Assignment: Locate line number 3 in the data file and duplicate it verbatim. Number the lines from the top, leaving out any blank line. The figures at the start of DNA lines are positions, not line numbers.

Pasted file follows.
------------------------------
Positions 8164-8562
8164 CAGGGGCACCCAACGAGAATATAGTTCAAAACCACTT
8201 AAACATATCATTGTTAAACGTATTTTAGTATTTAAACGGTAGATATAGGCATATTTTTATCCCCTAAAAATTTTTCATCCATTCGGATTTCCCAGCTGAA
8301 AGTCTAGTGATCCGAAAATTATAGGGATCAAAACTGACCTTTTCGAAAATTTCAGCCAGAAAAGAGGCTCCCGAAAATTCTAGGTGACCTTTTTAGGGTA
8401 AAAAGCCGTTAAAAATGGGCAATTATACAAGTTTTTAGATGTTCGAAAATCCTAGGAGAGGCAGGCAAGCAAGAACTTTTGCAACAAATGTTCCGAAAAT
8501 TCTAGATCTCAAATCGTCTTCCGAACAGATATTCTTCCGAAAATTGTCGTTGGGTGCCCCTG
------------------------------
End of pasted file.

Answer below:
8201 AAACATATCATTGTTAAACGTATTTTAGTATTTAAACGGTAGATATAGGCATATTTTTATCCCCTAAAAATTTTTCATCCATTCGGATTTCCCAGCTGAA